Whether you’re a seasoned punter or only bet once a year, there’s no denying that there are a number of factors that determine whether a Melbourne Cup bet is likely to bring you any returns. And although research and information regarding the horse itself along with its trainer and jockey are all vital components of an informed bet, there are many other statistics to think about.
So aside from the obvious statistics you might look for in the Form Guide, what other information should you be thinking about before placing your bet for Melbourne Cup 2019?
Melbourne Cup Barriers
The starting barrier in the Melbourne Cup is the obstacle that keeps the horse in place prior to the race. Each horse is kept behind a different barrier with a different number. These barriers are randomly assigned via the Melbourne Cup Barrier Draw. This draw takes place on Derby Day (Saturday, November 2) towards the end of the day after the final field is announced.
In theory, the barriers should have no real effect on the outcome of the race. The race itself is 3,200metres long and there’s also more than a 1000 metre run down the home straight before the field negotiates the turn out of the straight near the 2000 metre start. Therefore the starting barriers should not have any major effects on the outcome of the race as each horse and jockey has plenty of time to come in before the first turn.
But, despite what makes theoretical sense, historical statistics suggest that certain barriers perform better, or worse, than others. Barrier 18 has the worst statistics of all with zero horses winning from this gate since 1925. However, the most successful barriers since 1925 are barriers 5 (which has had 8 wins) and barriers 10, 11 and 14 which have had 6 wins each.
Put simply, this is just the number the horse wears for the race. And to once-a-year punters, it may mean little more than that, but to the keen observer there is far more to it than meets the eye. The numbers are actually based on handicap weights. The horse carrying the heaviest weight wears saddlecloth 1 and the horse with the lightest handicap wears number 24.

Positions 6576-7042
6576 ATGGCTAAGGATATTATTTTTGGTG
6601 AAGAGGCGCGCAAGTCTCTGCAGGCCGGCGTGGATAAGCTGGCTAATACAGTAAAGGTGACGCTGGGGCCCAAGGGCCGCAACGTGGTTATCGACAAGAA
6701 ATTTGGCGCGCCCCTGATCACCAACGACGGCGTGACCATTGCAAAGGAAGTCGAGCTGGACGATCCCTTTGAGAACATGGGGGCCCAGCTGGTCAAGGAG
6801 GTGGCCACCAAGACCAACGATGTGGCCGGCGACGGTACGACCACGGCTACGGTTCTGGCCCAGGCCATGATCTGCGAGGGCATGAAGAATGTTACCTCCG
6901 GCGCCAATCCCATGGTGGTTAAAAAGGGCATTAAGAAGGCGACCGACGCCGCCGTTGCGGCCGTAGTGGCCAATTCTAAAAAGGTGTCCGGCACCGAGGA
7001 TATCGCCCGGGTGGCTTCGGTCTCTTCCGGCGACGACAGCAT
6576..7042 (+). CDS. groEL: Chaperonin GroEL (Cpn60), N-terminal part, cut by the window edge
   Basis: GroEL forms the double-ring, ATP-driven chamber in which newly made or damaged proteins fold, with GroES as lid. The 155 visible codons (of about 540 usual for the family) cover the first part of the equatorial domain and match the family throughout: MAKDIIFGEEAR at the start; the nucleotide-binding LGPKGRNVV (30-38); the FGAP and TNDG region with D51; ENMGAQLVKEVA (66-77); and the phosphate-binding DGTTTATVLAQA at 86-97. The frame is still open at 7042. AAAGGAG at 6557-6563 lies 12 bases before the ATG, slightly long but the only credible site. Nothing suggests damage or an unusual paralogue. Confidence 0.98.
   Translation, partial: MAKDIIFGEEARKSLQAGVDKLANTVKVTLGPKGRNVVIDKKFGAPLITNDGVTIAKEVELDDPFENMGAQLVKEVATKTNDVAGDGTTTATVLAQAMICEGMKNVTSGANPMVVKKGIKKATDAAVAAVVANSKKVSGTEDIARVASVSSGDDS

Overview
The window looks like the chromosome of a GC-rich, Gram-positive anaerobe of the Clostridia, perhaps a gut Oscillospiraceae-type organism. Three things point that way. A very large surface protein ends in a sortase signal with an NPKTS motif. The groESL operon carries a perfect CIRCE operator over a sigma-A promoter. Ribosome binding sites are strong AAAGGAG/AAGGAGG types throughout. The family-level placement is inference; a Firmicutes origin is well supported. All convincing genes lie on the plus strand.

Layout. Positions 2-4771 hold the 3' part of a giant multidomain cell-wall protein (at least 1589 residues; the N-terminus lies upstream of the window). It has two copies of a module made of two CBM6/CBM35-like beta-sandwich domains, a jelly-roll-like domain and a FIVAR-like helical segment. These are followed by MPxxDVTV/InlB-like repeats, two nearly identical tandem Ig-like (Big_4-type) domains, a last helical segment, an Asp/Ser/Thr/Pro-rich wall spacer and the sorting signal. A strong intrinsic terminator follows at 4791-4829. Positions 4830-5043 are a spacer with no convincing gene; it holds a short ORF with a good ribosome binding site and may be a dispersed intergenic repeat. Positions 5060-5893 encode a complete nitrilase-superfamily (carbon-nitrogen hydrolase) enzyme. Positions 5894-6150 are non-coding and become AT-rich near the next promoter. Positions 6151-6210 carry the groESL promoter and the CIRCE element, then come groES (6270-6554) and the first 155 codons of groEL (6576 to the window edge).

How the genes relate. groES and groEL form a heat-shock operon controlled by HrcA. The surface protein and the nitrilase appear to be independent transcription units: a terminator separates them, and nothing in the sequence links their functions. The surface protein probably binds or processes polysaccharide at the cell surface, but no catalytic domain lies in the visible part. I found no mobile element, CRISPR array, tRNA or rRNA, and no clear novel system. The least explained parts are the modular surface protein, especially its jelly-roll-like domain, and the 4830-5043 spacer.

Much like with the barrier numbers, historical statistics show that some saddlecloth numbers perform better than others. Coincidentally, the worst saddle cloth number in Melbourne Cup history is also number 18 with just one win. On the other hand, numbers 4 and 12 are considered the luckiest with eleven wins each, closely followed by number 1 which has ten wins. Meanwhile, number 6 has seen nine wins, numbers 5 and 8 have had eight wins each and number two has had 7 wins. Overall, saddlecloth numbers 1-12 are considered luckier having produced 65% of the wins throughout the race’s history.
The colour of the horse may also be a factor to consider. Though the colour is one of the few physical attributes of a horse that should bare no relevance to its performance on the field, historical statistic may suggest otherwise.
In fact the colour Bay has produced 9 of the last 12 Melbourne Cup winners. So that suggests that horses with a reddish-brown coat with black mane, tail and lower legs are statistically considered more likely to win. Having said that, Bay is also one of the most common coat types amongst horse breeds so you may not wish to base your entire bet solely on the colour of the horse in question!
Ready to place your bets?
When it comes to making a serious bet on the Melbourne Cup, there are a lot of different things to consider. And whilst we agree that the performance records, weight, trainer and jockey are all important things to consider, if you’re serious about your bet, you should also take note of these other useful statistics before making your final decision.
Everything you need will be in the Melbourne Cup Form Guide so make sure you take your time to understand it and take in all of the information it provides. That way, you can be sure that you make an informed decision and give yourself a better chance at winning some money. Remember also that different book-keepers will offer different rates based on their own analysis so shop around before putting your money on a horse.
Good luck and we hope your horse wins!